Court Brief: Thousands of Dead Registrants Remain on Voter Rolls in Virginia
Posted on April 28th, 2020
New Amicus Brief & Notice Letter Outlines Potentially Dead, Duplicate Registrants
(LYNCHBURG, VA.) – April 28, 2020: The Public Interest Legal Foundation (PILF) filed a tandem request with the Landmark Legal Foundation to file an amicus brief in the ongoing lawsuit to drop Virginia’s requirement for witness signatures on mail ballot materials as a matter of emergency amid the Coronavirus pandemic (League of Women Voters of Virginia v. Virginia State Board of Elections).
The brief outlines flaws in the full Virginia voter registration roll, potentially deceased registrants in particular, as the Commonwealth faces legal demands to remove witness signature requirements on mail ballot materials.
Virginia’s witness requirement is a longstanding measure designed to protect registrants whose ballots might fall into unintended hands. PILF document’s in the brief how the Commonwealth is apparently falling behind in removing deceased registrants. Our election systems will be taxed enough under this pandemic—the plaintiffs are simply using the crisis to further weaken election security standards.
Virginia Voter Roll Audit Quick Facts
— # of Potentially Dead Registrants: 11,600
— # of Registrations Potentially Showing Commercial Addresses: 1,772
— # of Registrants Apparently Duplicated Across State Lines with Apparent Voter Credits in 2018 Election: 592
The brief also outlines several legal issues which should reasonably maintain the existing witness requirement for mail ballots, namely that it does not create an unconstitutional burden.
The brief attaches a separate notice of violation to the Virginia Department of Elections for failing to maintain the list pursuant to the National Voter Registration Act of 1993.
The Foundation ultimately sampled all active registrants, finding more than 11,600 potentially listed as dead according to the Social Security Death Index, typically with corresponding published obituaries.
The Foundation also studied and catalogued examples of single registrants who managed to become registered to vote multiple times in Virginia and another state with apparently overlapping voter credits in 2018. The Foundation flagged a sample of 592 registration files for interstate duplicate concerns.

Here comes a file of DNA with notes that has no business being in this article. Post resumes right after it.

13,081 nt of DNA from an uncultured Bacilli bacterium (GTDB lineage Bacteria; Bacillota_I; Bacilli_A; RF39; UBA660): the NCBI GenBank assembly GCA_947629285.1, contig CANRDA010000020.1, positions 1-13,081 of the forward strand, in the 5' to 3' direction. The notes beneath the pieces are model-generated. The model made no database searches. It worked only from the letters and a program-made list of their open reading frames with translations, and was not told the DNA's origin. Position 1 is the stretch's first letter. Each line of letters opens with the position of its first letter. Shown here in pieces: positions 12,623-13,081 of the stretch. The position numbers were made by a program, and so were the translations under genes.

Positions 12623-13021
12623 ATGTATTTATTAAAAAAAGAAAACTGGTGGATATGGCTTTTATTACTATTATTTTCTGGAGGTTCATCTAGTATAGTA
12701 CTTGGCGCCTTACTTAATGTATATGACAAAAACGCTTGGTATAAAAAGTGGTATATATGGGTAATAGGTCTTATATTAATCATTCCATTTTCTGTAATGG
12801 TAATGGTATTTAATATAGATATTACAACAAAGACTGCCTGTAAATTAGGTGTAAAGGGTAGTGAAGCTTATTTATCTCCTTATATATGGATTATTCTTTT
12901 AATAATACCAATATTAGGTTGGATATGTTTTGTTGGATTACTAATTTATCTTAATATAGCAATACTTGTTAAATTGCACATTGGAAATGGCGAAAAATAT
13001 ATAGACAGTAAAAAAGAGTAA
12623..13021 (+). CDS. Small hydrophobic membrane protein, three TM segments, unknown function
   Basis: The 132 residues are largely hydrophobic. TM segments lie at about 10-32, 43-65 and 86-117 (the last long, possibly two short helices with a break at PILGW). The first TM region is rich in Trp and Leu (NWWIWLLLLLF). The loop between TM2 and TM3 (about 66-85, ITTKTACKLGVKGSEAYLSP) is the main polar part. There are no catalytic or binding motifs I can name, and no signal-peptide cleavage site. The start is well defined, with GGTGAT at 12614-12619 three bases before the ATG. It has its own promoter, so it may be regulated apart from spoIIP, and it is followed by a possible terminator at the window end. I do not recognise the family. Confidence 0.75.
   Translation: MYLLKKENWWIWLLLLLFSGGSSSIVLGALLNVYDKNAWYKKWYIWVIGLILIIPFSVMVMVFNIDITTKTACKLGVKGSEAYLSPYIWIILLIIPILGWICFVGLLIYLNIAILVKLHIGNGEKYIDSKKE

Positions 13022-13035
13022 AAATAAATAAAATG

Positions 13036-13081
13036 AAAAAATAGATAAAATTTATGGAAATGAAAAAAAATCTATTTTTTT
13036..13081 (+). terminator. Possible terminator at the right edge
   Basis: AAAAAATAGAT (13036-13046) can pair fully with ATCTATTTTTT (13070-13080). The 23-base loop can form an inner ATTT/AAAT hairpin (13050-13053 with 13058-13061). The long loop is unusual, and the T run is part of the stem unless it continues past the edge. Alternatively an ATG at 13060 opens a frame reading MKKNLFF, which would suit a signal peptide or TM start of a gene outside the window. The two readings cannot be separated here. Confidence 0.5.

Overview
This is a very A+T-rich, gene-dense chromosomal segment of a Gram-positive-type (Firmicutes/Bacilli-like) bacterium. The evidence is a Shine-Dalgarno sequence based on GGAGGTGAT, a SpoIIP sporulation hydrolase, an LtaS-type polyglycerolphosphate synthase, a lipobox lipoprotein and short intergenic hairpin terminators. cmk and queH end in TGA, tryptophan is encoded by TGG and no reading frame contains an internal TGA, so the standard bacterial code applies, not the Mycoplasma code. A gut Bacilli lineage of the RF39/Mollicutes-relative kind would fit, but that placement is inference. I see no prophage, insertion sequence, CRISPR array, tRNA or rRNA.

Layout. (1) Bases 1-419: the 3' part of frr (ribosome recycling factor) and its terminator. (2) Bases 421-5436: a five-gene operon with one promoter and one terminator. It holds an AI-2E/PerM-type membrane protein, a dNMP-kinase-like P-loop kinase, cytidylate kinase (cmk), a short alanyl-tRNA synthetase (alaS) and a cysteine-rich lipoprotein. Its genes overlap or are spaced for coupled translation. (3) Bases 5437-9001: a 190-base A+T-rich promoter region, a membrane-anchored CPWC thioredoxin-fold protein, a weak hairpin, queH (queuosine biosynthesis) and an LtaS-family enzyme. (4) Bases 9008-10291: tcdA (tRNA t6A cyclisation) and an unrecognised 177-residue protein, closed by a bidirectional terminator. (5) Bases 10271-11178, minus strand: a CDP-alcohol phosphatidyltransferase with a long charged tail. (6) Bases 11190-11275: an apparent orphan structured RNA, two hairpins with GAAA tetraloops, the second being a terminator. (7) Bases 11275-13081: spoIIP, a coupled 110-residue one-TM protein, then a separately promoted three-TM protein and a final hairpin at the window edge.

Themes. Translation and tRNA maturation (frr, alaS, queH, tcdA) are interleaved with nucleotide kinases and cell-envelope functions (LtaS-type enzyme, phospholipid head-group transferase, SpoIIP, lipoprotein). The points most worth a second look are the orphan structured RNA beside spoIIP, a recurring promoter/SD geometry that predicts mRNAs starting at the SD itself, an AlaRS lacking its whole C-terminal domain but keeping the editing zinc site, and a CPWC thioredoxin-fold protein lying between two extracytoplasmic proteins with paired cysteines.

The Foundation also flagged another 1,772 registrants who apparently claimed potential commercial addresses as residential ones.
PILF previously wrote to the Virginia Department of Elections to exercise caution against dropping the witness requirement at the urging of the ACLU-Virginia.
The Public Interest Legal Foundation is leading the nation in enforcing election integrity laws and the National Voter Registration Act, having brought cases in North Carolina, Pennsylvania, Michigan, Maryland, Florida, Mississippi, and Maine and filed amicus briefs in litigation across the nation.
The Public Interest Legal Foundation devoted significant resources into developing real data tools that find problems with election administration and works cooperatively with officials to fix findings. PILF currently has six active lawsuits in North Carolina, Pennsylvania, Michigan, Maryland, and Maine and just recently settled a case in Houston, Texas.
The litigation continues in the United States District Court for the Western District of Virginia. The case number is 6:20-cv-00024. The attorneys for the Public Interest Legal Foundation are J. Christian Adams and Noel Johnson. Louisa-based Graven W. Craig of CraigWilliams, PLC serves as local counsel. Michael J. O’Neill and Matthew C. Forys are attorneys for the Landmark Legal Foundation.
Public Interest Legal Foundation (PILF) is a 501(c)(3) public interest law firm dedicated to election integrity. The Foundation exists to assist states and others to aid the cause of election integrity and fight against lawlessness in American elections. Drawing on numerous experts in the field, PILF seeks to protect the right to vote and preserve the Constitutional framework of American elections.